In ancient Greek mythology, the shy artist Pygmalion expressed no interest in women, but when he created a statue of Galatea so fair he fell in love with it, he made sacrifices to the goddess Aphrodite to give him a woman as beautiful as his sculpture. She does him one better by bringing the marble Galatea to life as his reward. In 1912, master Irish playwright George Bernard Shaw used that metaphor of taking the basest elements of the earth and sculpting them into a real lady in a very literal sense in his masterpiece Pygmalion. Known better in most circles 100+ years later as the source of Lerner & Loewe’s quintessential musical My Fair Lady, Shaw’s words still ring true and Spotlighters Theatre, in a production Directed by Sherrionne Brown breathes Galateal life into them.
For the ten people who aren’t familiar with either Shaw’s work or the musical it inspired, his story concerns a vain British linguist, Professor Harold Higgins (Phil Gallagher), who on a whim makes a bet with fellow doctor of dialect Colonel Pickering (Randy Dalmas), that he can pluck a low-class Cockney flower girl from the streets of Covent Gardens and, under his masterful tutelage, mold her mangled English and common manners into a package he can pass off as a lady in real society. Initially insulted, Eliza Doolittle (Linaé C. Bullock) sees the dare as a means to improve herself and earn her passage into better circles with greater income opportunities. She shows up at his door ready to embrace his challenge.
Shaw’s script has held up brilliantly, a piece literally written decades, or even a century before its time. But Director Sherrionne Brown keeps the lengthy five-act piece moving at a crisp pace that seems much swifter and shorter. She also doubled as set designer and scenic artist, and streamlined the valuable space she has on Spotlighters’ tiny stage to flesh out her comedy of manners exceptionally well, while economizing detail in the process. She has assembled a very talented cast well-versed in the style of the classics to instill life and energy into the humor to keep it on track.
Gallagher’s Higgins is abrupt, arrogant, and almost devoid of humanity in his detached approach to Eliza. He deliciously spouts off comically cruel “observations” about his subject as if he were housetraining a street mutt. Gallagher has a vivacious energy and singlehandedly controls the pace of the piece impeccably.
Bullock, as his partially willing protégée Eliza, is up for the verbal sparring matches. She plays both street-feisty and parlour-elegant beautifully, and particularly shines in the scene where Higgins presents her to his mother’s (Hillary Mazer) salon as a cultured lady. Although instructed to restrict her conversation to agreed-upon topics, she is led into a salacious story of her family involving alcohol, thievery, and suspected foul play—sordid conversation granted, but all with perfect elocution. Her “new small talk”, as Higgins covers for her, garners the attention of young Freddy Eynsford-Hill (Carlo Olivi).
The rest of the spot-on cast add their various comic gifts. Dalmas is a warm balancing presence who is the voice of reason for Higgins—not that he necessarily always hears it. Olivi as Freddy is winsome in his infatuation with Eliza, a delightful, doting puppy in love. But these male characters, sincere as they are, still are all inhibited by their male viewpoint as seeing Eliza as anything but their own plot devices. In a #MeToo-100 way, Shaw has balanced their inadequacies with the ladies who understand that there are implications in this experiment the scientists have not anticipated. Their “subject” is a young woman who will eventually be forced to go back into what world? Too cultured for the one she came from, but not fully prepared for or accepted by the one she is created for, she may be prepared for a life of cultural limbo. Jennifer Grundy Hollett as Higgins’ maid Mrs. Pierce and especially Mazer as his mother well provide the feminist sensibilities that are at the heart of Shaw’s piece. Hollett also provided the costumes, a particularly lovely array of pieces, and Brad Ranno’s lighting design is adequate for the small space.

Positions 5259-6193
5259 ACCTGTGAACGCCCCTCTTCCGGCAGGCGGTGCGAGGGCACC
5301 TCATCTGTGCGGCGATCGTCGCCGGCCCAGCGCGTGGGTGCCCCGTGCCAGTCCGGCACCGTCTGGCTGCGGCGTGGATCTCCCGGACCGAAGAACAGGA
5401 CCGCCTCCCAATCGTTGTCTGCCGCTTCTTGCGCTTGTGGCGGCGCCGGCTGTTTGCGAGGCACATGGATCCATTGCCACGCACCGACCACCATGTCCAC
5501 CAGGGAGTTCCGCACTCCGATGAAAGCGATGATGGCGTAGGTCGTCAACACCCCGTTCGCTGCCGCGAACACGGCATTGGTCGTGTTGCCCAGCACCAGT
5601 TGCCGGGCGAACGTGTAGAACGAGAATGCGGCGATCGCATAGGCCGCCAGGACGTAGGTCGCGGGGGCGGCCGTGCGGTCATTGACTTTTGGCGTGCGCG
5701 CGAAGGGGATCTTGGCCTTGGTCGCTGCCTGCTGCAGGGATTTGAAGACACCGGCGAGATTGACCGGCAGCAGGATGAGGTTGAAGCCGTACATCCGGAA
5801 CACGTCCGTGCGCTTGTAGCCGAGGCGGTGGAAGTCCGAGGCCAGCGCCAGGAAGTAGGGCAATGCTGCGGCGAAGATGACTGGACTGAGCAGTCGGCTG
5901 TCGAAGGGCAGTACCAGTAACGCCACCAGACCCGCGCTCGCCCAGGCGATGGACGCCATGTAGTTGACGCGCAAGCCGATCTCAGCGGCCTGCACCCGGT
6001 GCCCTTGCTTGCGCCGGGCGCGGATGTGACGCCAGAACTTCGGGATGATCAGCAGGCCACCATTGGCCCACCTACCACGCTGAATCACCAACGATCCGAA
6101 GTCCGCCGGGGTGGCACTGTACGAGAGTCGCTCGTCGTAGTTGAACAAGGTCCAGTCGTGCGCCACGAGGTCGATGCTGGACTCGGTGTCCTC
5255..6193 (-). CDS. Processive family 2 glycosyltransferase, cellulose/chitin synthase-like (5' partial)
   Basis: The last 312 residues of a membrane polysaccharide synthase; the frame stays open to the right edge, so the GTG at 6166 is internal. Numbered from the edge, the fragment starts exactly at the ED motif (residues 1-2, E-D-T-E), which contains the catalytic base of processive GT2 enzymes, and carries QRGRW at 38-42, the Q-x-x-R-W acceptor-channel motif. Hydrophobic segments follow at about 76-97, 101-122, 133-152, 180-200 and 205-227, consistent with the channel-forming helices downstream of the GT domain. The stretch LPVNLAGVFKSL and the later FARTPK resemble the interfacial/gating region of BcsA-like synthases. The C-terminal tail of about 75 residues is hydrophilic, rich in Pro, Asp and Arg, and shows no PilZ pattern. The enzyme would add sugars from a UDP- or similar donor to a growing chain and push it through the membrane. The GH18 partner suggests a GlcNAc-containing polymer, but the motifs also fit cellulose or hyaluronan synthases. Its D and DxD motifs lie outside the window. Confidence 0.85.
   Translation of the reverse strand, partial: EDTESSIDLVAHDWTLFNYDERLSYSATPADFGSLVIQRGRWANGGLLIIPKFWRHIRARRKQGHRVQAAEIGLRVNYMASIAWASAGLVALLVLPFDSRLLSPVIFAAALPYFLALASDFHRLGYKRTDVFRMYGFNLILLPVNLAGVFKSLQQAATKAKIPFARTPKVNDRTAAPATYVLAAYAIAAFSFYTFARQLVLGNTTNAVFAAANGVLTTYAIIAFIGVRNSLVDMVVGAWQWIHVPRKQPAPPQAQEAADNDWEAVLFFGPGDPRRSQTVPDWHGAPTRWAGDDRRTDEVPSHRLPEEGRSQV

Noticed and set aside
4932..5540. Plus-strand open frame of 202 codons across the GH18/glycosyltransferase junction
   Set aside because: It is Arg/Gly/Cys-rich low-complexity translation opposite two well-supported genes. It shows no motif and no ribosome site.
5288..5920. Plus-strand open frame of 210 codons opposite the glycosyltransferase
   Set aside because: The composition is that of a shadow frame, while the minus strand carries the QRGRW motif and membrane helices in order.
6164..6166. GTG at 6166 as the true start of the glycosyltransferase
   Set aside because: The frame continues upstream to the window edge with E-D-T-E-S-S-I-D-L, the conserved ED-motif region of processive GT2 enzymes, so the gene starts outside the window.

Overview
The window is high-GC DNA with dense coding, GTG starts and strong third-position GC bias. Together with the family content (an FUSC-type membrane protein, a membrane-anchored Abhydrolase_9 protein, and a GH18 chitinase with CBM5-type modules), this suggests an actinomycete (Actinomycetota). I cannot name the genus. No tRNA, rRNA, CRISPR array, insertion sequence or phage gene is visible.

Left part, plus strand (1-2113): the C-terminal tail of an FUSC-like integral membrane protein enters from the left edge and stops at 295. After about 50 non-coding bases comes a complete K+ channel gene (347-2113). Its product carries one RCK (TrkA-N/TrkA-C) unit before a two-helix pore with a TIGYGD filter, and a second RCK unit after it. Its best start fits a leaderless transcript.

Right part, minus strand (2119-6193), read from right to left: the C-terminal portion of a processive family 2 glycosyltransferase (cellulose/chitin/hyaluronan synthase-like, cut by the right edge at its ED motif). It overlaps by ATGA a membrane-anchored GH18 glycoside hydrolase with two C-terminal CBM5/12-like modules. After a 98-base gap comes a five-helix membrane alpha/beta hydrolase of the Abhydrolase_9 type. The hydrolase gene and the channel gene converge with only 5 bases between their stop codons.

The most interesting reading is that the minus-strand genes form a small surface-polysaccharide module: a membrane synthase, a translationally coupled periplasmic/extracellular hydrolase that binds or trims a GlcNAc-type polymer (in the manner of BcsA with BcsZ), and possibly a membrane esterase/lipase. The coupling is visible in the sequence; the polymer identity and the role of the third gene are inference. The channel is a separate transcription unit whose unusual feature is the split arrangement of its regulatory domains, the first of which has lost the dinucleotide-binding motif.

One actor who steps out of the story with threats to steal it away is Rich Espey’s hilarious turn as Eliza’s no-good alcoholic louse of a father Alfred Doolittle. Espey is funny, physical, and ferocious. He may be the single player who could potentially wrestle his scenes from Gallagher’s otherwise lock-tight stronghold on the piece, and the two shine in their scenes of comic one-upmanship.
In addition to starring, Gallagher also served as assistant director and dialect coach for the production and deserves great credit for his work there, as the standard mishmash of questionable dialects is what usually sinks your typical community theatre production of a classic. This cast is accurate and consistent in their dialects, and most importantly intelligible. Only Caelyn Sommerville as a Freddy’s snobby social-climbing sister, makes the common amateur mistake of adopting the accent with an upper register so airy it borders on shrill at times, often rendering her unintelligible.
In a world where the classics seem sadly no longer welcome or relevant, Producer Fuzz Roark, Director Brown, and company have provided very welcome access to a very important landmark piece of classic theatre. Take advantage of this gem and understand why history is important, if only because it continues to repeat itself.
Running Time: Approximately 2 hours and 45 minutes with one intermission
Pygmalion plays through March 10, 2019 at The Audrey Herman Spotlighters Theatre— 817 St. Paul Street in the historic Mount Vernon neighborhood of Baltimore City in Maryland. For tickets call the box office at (410) 752-1225 or purchase them online.